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Tip #1:  Be prepared.

The best way to prep for Garage Sale success is to have a list of the items you need.  Browse your home and take inventory of the household items you might need to buy or replace soon.  From small appliances, to children’s toys, tools, and storage containers – see what you need and keep a list handy to keep you on track .  If you are shopping for furniture make sure you measure the space in your home where the furniture will live.  Nothing is worse than finding the perfect piece of furniture, hauling it home, only to have it be too large for the space (ahem, notlikeIamspeakingfromexperiece).  Also, keep a list of everyone’s sizes handy.  

I like to use my iPhone notes section to keep track of what I am looking for. Currently on my list is:  a blender for mixing Milk Paint, outdoor kids toys, kids fall clothes ( sidetone:  I try to stick to name brand clothes when buying at garage sales – not because I care about the brand – but because I feel like the quality is better), and of course, always furniture and smalls.  

Tip #2:  Map Your Route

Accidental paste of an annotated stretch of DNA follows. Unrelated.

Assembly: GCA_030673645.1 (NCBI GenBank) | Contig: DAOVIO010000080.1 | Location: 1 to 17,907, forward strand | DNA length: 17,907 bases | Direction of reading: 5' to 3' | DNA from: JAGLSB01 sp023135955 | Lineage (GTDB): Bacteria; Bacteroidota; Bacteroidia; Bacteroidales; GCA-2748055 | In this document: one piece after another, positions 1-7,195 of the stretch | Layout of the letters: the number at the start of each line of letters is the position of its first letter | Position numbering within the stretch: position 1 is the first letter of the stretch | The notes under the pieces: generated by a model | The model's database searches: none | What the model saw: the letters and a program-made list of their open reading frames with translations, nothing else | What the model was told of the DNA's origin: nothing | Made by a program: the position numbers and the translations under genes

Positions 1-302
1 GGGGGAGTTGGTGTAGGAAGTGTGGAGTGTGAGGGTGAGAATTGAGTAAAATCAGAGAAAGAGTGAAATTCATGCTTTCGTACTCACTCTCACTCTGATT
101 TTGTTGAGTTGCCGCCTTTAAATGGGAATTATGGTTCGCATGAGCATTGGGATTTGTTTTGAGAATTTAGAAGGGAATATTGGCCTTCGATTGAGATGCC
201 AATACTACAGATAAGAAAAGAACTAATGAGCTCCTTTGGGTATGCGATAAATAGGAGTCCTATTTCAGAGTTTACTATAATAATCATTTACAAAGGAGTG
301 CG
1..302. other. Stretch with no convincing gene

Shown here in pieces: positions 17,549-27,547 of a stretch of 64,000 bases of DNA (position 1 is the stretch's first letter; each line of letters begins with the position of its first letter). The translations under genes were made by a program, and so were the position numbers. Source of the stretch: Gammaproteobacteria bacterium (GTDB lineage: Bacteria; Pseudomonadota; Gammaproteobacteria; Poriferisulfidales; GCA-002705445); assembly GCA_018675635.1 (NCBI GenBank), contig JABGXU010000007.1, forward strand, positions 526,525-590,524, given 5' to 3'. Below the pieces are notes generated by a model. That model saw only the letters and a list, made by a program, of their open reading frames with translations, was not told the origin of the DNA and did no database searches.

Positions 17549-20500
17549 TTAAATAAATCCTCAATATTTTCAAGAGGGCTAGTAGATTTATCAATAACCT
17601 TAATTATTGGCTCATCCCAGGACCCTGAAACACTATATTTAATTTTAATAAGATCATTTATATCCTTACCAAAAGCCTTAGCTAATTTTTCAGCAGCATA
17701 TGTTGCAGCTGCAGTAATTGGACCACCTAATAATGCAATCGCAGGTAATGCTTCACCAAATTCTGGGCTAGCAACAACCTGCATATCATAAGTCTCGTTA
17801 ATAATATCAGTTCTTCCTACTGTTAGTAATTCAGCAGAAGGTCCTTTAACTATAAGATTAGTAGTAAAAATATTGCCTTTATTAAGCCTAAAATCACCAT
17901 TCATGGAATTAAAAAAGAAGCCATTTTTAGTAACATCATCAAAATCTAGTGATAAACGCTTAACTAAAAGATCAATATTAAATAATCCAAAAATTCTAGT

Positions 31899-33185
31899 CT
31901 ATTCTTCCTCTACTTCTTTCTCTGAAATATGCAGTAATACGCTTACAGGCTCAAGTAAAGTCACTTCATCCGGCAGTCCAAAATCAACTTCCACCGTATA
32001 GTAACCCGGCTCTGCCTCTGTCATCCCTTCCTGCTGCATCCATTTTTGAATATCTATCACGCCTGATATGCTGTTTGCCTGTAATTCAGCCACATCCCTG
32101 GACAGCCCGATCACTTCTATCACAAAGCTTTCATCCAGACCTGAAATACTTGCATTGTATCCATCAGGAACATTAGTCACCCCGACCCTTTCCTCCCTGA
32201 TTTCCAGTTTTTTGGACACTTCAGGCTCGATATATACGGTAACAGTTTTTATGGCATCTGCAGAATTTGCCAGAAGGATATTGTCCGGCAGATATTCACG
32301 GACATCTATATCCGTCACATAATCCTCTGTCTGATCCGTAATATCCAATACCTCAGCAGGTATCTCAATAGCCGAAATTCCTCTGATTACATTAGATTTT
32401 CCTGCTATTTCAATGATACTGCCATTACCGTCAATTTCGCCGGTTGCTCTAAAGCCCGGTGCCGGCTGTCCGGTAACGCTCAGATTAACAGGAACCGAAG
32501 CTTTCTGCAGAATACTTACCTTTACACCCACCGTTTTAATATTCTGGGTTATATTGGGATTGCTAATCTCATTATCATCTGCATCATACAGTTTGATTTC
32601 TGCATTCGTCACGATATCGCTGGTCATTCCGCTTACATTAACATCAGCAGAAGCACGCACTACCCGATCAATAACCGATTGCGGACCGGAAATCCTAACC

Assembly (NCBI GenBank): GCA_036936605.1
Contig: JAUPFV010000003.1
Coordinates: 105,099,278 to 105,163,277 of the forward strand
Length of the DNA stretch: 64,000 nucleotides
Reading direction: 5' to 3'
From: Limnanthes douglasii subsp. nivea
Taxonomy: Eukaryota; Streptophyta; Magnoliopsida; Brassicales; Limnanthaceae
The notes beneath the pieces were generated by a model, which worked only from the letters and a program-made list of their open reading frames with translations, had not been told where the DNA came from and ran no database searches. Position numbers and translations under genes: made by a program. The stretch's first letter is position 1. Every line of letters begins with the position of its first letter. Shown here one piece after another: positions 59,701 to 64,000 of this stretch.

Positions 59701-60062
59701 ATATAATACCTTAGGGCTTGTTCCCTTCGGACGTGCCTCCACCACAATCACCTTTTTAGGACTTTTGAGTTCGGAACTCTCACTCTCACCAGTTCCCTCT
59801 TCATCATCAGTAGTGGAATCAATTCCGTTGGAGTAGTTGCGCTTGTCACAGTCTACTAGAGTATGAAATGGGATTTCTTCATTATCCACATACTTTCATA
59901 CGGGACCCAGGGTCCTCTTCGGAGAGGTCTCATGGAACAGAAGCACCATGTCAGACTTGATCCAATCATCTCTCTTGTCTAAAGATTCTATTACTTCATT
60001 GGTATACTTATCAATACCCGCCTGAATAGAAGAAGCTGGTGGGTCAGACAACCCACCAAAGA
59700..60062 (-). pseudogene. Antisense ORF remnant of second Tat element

Now you have compiled your list of the  items you are looking you can now use it as a guide for determining what type of neighborhoods you want to shop in.  Typically newer homes will have more clothing, children’s toys, and baby items because they are usually owned by young and growing families.  Older homes are usually owned by a more mature crowd and will most likely have more vintage pieces and home decor.  This is not a hard and fast rule, but a good guideline to help you decide where you want to spend your time. 

yard sale shopping tips

I would highly recommend using a garage sale app for your phone to keep track of what garage sales you want to go to.  I use Yard Sale Treasure Map. It will pull all of the garage sales from Craigslist and your local paper and display them on a map for you.  You can click on the red dots to read the garage sale’s ad and then you can decide if you want to save it to your route.  After you have saved all of the sales you want to shop at then Yard Sale Treasure Map will make a list and even create the most efficient driving route to hit up every single sale.  Seriously, when you have small kids like me, and you are paying a babysitter so you can garage sale, you gotta have a game plan for every second of your time. 

yard sale shopping tips

 

Tip #3: Decide What Time You Want to Go

If you want the best selection then 8am on a Friday or Saturday morning is the best time to go.  If getting the lowest price is your main motivation then go at the end of the sale – usually around 1:00pm.  People who are having the sale are tired, hot, and over it.  They are ready to not ever look at their items again and will be ready to give deep discounts.  If you have ever hosted a garage sale you know what I mean here – at this point I would pay someone to take this  stuff out of my house.  

Tip #4:  Don’t be Afraid to Haggle